In 2013, Anandi, then a 33-year-old woman, lived in Chennai with her husband and two children—an infant girl, and a seven-year-old boy. Anandi’s nine-year marriage had been tumultuous. Her husband was an alcoholic whose emotional and physical abuse had become a regular feature of her life. Her constant anxiety was exacerbated by the financial problems that had propelled their family into debt. “I could not step out of my house without creditors questioning me about the money my husband owed them,” she said. One evening that year, after 40 days of sobriety, Anandi’s husband came home drunk. An altercation ensued, during which he beat Anandi. She could not sleep that night. “I thought things were getting better. But that night I felt that he had not changed at all. I was very upset and his alcoholism kept coming back to me again and again,” she told me when I met her in November 2016.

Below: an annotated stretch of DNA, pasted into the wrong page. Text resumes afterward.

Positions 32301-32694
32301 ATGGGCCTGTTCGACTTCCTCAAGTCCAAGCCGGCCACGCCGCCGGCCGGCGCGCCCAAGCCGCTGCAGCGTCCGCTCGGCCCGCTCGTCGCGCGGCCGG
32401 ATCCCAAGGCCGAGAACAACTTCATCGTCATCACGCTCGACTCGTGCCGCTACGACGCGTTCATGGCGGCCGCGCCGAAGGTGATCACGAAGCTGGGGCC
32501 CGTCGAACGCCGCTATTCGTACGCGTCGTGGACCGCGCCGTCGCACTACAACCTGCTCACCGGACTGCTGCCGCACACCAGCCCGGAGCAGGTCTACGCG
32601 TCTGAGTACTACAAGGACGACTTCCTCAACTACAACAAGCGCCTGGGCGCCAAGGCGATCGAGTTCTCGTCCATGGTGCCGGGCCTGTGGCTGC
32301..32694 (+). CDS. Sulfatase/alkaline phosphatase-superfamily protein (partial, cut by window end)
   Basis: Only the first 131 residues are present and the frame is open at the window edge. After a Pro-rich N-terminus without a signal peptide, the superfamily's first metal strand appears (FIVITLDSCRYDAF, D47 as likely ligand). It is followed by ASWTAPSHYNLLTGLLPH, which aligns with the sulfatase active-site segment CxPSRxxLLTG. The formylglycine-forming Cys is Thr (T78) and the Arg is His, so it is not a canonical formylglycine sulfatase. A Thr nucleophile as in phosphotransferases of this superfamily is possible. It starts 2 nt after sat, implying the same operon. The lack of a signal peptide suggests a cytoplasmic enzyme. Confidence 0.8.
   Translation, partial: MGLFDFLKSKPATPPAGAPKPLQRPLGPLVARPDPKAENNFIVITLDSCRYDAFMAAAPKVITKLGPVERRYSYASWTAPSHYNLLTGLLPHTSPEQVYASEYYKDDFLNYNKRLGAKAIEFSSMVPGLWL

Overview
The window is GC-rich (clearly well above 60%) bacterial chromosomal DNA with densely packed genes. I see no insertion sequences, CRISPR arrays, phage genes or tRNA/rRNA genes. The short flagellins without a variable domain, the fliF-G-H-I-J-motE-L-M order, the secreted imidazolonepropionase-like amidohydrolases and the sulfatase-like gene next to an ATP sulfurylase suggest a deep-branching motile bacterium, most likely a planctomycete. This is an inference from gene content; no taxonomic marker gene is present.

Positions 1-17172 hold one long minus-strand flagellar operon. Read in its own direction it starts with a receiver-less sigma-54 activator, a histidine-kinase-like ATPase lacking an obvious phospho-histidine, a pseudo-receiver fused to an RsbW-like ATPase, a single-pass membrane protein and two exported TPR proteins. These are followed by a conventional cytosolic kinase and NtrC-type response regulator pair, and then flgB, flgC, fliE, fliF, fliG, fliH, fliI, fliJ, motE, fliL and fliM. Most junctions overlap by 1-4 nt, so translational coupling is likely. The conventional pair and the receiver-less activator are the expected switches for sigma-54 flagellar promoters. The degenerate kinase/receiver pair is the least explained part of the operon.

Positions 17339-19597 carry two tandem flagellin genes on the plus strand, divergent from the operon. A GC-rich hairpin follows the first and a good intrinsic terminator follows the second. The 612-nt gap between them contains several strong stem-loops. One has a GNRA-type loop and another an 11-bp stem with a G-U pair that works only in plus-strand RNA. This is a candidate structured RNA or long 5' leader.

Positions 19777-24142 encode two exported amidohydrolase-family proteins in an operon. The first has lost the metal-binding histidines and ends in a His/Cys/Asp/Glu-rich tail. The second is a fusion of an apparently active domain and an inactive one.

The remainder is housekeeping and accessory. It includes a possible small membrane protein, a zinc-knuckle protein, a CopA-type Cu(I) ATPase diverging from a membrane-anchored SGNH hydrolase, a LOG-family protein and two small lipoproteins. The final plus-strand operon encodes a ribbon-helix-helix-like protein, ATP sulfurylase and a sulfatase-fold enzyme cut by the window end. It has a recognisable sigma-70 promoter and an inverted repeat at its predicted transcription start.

It seemed from my conversation with Anandi that such incidents of abuse had pushed her towards thinking about drastic measures. On the morning that followed that particular evening, she took one. She seized her opportunity when her husband left the house, telling her that he would be back soon. “I don’t know what came over me,” Anandi said. “But when I saw the can of kerosene, I picked it up, poured it on myself and lit a match.”
Anandi’s mother-in-law had taken her infant away earlier, but her older child witnessed the incident. Nearly 44 percent of Anandi’s body was burnt. Her mother-in-law took her to a hospital immediately. She instructed Anandi to tell the authorities that the burns were a result of a stove that had burst; otherwise, she claimed, the hospital would not admit Anandi.